BYU football: Bowl win clinched national title for Y.
Ravell Call, Deseret News
Editor's note: This is the fifth in an eight-part series celebrating the 25th anniversary of BYU's 1984 national college football championship.
PROVO — There are certainly more memorable touchdowns in BYU football history than the one Kelly Smith scored late in the 1984 Holiday Bowl.
But he can lay claim to the one that ultimately lifted the Cougars to the national championship.
His 13-yard TD catch from Robbie Bosco with 1:23 remaining beat Michigan and completed BYU's perfect 13-0 season.
Prior to that game-winning touchdown, the top-ranked Cougars and unranked Wolverines were tied, 17-17. After suffering through a game that saw the Cougars turn the ball over six times and have a field-goal attempt blocked, BYU had one last chance to redeem itself.
On third down, with the ball at the Michigan 13, the play call came into the huddle — "69 halfback option." The primary receiver was Smith, a running back from Beaver, who had caught nine passes already that night.
But on that play, Smith was double-teamed, and tight end David Mills, the second option, "got tackled," according to Smith.
"Robbie scrambled and we all went to different places. It was actually a broken play," says Smith, who teaches physical education at Dixie State College. "I went down the sidelines, and Bosco found me in the back of the end zone. I wasn't supposed to be there."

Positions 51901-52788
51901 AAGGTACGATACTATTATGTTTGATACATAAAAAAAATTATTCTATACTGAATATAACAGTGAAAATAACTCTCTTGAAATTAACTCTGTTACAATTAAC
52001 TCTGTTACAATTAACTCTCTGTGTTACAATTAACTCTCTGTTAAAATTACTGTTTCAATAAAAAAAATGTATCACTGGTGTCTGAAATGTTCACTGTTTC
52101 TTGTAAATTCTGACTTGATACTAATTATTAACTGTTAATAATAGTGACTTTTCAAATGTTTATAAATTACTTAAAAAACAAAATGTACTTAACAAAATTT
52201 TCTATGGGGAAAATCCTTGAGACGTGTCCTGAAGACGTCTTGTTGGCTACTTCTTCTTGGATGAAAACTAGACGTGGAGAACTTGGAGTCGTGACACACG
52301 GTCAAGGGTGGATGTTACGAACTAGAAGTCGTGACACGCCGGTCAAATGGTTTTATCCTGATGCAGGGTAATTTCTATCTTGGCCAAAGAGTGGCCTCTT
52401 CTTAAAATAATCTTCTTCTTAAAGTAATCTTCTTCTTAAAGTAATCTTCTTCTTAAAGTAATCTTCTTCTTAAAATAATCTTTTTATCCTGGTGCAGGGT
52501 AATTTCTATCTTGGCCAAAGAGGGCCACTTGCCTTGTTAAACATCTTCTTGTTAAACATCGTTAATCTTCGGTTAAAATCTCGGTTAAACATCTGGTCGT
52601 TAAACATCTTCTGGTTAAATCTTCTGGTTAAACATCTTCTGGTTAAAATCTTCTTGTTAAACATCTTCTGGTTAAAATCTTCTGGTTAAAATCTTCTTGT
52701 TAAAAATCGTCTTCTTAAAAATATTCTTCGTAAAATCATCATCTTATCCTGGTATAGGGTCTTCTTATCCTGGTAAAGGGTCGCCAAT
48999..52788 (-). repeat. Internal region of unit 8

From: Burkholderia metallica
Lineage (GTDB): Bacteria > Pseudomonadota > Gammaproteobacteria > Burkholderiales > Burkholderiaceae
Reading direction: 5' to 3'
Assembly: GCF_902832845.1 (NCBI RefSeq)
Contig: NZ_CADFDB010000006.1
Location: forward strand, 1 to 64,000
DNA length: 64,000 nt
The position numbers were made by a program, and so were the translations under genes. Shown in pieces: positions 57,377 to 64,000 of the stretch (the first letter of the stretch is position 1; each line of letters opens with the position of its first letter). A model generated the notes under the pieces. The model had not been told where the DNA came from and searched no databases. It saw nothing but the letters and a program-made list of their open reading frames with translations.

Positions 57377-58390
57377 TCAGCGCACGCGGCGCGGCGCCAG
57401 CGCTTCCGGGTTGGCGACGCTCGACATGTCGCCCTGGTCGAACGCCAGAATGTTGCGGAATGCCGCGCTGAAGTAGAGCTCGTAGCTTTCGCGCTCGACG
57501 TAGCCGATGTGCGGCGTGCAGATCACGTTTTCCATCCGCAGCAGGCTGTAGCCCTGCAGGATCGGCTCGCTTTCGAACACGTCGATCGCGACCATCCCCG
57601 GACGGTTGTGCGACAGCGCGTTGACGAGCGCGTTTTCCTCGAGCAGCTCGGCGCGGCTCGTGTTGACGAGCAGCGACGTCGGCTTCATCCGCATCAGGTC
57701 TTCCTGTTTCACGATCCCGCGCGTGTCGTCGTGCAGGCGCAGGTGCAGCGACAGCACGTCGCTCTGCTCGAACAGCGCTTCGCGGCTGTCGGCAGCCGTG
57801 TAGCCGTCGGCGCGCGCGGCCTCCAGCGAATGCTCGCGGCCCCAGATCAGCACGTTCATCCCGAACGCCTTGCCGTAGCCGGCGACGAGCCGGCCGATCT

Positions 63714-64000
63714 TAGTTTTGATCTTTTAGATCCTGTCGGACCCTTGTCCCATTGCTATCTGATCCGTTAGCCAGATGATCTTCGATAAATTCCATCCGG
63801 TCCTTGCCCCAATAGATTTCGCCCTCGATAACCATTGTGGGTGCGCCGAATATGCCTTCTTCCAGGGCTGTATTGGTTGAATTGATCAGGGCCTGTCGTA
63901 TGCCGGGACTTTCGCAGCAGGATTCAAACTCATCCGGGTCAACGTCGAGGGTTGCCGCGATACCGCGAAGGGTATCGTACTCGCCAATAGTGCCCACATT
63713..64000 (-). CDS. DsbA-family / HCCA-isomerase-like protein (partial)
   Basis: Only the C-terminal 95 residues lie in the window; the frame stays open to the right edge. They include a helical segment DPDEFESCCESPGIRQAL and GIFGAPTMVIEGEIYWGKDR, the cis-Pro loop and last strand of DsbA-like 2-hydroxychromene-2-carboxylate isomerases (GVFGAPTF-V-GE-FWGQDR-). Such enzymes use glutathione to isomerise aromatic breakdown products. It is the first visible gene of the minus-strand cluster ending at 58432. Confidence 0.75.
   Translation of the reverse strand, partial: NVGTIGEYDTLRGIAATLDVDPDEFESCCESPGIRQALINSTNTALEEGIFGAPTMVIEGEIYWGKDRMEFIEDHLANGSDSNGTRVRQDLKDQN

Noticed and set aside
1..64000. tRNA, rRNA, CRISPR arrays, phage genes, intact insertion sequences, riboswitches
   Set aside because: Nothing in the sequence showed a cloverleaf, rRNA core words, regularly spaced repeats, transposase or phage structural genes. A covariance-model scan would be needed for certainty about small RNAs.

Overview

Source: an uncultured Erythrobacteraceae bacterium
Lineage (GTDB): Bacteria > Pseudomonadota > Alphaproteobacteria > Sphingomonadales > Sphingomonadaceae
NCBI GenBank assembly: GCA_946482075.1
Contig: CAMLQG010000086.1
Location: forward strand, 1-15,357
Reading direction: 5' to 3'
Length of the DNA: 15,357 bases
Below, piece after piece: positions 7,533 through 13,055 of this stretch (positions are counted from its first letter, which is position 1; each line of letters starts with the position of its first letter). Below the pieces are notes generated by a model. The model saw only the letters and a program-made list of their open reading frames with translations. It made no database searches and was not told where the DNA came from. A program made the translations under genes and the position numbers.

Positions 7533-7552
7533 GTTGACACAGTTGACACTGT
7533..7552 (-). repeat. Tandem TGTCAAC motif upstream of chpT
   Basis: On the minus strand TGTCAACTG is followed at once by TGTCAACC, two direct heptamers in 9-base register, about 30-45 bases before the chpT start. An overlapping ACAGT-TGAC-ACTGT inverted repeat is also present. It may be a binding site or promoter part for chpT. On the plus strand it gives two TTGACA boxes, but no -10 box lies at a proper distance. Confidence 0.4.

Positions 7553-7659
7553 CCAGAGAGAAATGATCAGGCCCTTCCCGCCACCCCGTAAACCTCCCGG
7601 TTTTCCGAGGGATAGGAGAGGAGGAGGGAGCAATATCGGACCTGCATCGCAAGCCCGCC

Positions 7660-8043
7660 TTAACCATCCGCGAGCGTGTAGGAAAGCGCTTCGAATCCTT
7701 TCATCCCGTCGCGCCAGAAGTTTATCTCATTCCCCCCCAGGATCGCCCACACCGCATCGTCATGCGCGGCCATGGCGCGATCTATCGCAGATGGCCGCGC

Bosco's pass to Smith staked the Cougars to a 24-17 lead, which ended up being the final score.
"I didn't really think much more about (the touchdown) until after it was over," Smith says. "Everybody was piling on me, fans were running out of the stands. There wasn't that much time left in the game, but it seemed like a normal catch in the game. It meant more after it was over."
Two weeks later, on Jan. 3, 1985, after the New Year's Day bowl games were completed, BYU was officially crowned national champions in the Associated Press and United Press International polls.
Four years B.C. (before championship), the Cougars earned their first bowl victory ever in the "Miracle Bowl" on Jim McMahon's famous, last-second touchdown pass to Clay Brown. Six years A.C. (after championship), the Cougars knocked off No. 1-ranked, defending national champion Miami in Provo.
But BYU has never had more at stake in a game than it did on Dec. 21, 1984, against Michigan.
The Holiday Bowl pitted the No. 1, 12-0 Cougars against a 6-5 Wolverine team. The Cougars' dream of winning a national championship hinged, in large part, on beating Michigan.
While all the pressure was on BYU, the Cougar players and coaches were focused.
"The team goal was to go undefeated. By doing that, we would give ourselves a chance to win the national championship," says wide receiver Glen Kozlowski. "We just wanted to win every game. That's all we did. We talked about a national championship. But it wasn't that we would win it, but that we would give ourselves a chance to win it if we went undefeated."
BYU wanted to play No. 2 Oklahoma in the Orange Bowl, but they were contractually obligated to play in the Holiday Bowl as the Western Athletic Conference champions.
A loss to Michigan would have not only ruined any shot at a national championship, but it would have justified the criticisms that the Cougars had absorbed from detractors around the country.
The Wolverines did everything they could to smash BYU's hopes of a national title.
In the first quarter, Bosco dropped back and completed a pass to Kozlowski. At the end of the play, Michigan's Mike Hammerstein unloaded on Bosco, injuring his left leg. An official whistled Hammerstein for a late-hit penalty and Bosco was removed from the game as trainers and doctors attended to his left knee and left ankle.
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